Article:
By the time we all toddled upstairs, I was wearing a delicate, felted-wool scarf. It's one of the world's perfect gifts for travelers to bring to a friend back home: absolutely gorgeous, unlike anything I've seen before, weighing something like an ounce, and packing into no space at all.

Four and a half hours later, the conditioning of the last 25 days kicked in. Even though the bedroom door was closed, so Basker couldn't wake me herself, I awoke to let her out and make up her meal of the day. Edie woke up an hour later, and the morning laptops-at-the-breakfast-table, with the give and take of conversation and settling back into home routines, has filled the hours since. It's a fine, fine morning indeed.

Comments

( 9 comments — Leave a comment )
minnehaha
Aug. 22nd, 2005 03:10 pm (UTC)
The sheep around Mont St. Michel graze on the salt marshes. They are served as agneau pre-salé: pre-salted lamb.

K.

(Anonymous)
Aug. 23rd, 2005 10:56 am (UTC)
Frank X. Tolbert's A Bowl of Red speaks of wild turkeys in the US Southwest eating wild chili peppers (birds don't respond to capsaicin the way mammals do), producing pre-spiced meat. I've never seen it on a menu, but haven't spent much time in that area.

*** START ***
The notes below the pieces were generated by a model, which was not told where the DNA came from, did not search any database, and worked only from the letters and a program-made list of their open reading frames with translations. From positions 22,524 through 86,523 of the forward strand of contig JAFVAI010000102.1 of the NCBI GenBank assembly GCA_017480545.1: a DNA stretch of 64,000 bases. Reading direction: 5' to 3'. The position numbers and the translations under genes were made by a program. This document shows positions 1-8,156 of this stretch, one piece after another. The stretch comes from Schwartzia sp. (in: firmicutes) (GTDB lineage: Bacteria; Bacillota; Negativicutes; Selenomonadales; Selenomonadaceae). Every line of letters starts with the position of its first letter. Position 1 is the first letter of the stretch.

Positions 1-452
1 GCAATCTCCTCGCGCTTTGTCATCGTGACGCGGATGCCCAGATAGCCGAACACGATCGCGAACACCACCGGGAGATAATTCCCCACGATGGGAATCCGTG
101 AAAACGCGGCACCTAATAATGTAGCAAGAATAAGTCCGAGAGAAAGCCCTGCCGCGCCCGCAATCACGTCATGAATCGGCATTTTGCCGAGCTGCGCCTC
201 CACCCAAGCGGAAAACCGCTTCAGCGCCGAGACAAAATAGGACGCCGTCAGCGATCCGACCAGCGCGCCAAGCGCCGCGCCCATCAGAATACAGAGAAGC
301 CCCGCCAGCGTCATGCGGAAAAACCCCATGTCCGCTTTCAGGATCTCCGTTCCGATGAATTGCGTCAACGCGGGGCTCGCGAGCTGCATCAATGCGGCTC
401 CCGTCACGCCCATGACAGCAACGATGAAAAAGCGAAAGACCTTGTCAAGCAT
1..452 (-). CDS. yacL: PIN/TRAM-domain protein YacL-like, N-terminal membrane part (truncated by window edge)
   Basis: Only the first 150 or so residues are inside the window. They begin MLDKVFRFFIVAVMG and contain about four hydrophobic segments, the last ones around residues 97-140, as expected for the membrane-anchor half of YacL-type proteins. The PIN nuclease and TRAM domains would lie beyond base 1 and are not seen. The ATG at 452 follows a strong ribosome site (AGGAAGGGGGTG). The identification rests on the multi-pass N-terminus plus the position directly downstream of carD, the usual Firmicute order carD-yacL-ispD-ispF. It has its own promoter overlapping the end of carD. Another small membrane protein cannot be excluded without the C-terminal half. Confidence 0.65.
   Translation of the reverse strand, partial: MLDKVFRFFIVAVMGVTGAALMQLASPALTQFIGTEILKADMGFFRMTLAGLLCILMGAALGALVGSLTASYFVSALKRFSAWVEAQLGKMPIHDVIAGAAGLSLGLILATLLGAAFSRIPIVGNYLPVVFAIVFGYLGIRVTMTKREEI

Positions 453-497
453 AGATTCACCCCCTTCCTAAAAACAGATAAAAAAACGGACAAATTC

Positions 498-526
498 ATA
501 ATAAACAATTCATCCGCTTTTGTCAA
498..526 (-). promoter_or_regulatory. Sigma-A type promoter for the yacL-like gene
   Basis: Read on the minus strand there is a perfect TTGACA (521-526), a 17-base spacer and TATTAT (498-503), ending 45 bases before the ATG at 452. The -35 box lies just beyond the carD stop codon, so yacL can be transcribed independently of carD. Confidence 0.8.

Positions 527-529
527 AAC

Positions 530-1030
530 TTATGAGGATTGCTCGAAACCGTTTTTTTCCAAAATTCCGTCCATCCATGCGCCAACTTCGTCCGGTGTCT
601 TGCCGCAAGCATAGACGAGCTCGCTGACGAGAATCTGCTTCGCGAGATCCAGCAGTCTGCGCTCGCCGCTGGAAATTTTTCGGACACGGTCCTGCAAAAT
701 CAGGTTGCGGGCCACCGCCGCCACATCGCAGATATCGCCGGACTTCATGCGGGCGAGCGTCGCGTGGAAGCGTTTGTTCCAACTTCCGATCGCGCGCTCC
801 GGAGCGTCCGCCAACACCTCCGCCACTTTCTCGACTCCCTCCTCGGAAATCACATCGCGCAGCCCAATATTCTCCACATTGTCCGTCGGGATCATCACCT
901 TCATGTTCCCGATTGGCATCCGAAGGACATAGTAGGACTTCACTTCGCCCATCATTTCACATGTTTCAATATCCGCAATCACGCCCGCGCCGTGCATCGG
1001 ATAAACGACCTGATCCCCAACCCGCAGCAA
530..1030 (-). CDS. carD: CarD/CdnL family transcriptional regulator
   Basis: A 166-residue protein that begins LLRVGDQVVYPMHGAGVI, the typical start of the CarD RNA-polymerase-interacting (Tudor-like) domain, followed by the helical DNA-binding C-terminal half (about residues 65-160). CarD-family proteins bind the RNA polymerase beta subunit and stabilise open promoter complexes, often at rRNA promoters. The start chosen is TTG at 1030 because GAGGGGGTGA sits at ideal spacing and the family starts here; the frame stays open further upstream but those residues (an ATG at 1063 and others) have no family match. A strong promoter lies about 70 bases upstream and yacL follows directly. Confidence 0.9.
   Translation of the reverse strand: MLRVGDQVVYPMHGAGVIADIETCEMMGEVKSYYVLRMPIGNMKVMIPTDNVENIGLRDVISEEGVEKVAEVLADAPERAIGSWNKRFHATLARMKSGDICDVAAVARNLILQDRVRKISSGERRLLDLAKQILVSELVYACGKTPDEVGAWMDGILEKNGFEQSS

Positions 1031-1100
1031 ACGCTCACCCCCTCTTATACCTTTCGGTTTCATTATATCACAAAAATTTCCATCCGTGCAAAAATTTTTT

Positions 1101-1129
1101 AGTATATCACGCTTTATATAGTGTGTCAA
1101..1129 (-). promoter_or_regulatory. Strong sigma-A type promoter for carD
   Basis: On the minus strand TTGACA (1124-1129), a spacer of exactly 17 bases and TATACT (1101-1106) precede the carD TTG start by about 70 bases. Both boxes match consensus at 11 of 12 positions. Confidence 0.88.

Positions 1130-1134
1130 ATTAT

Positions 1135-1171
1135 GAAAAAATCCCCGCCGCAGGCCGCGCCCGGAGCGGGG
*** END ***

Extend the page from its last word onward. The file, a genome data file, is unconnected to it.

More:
/CHip
headgardener
Aug. 22nd, 2005 04:52 pm (UTC)
[Error: Irreparable invalid markup ('<lj-user="the_gardener">') in entry. Owner must fix manually. Raw contents below.]

<lj-user="the_gardener"> has a jumper made of North Ronaldsay wool: white with light and dark grey checkered banding, all natural shades. I acquired the wool when we holidayed on Orkney a few summers ago to admire the midnight sun. Texture a wee bit on the coarse side (at least compared to the merinos we grew in Oz). I think it knitted as aran weight, but basically I do a tension test square and base the garment pattern on that. Trouble with knitting for <lj-user="the_gardener"> is that he happily trots out in winter in shorts, t-shirt and sandals to check if there's ice on the pond -- very seldom gets cold enough for him to actually wear woollies.
the_gardener
Aug. 22nd, 2005 05:02 pm (UTC)
I do so wear woollies! I just don't wear them indoors in winter, because of the central heating.
headgardener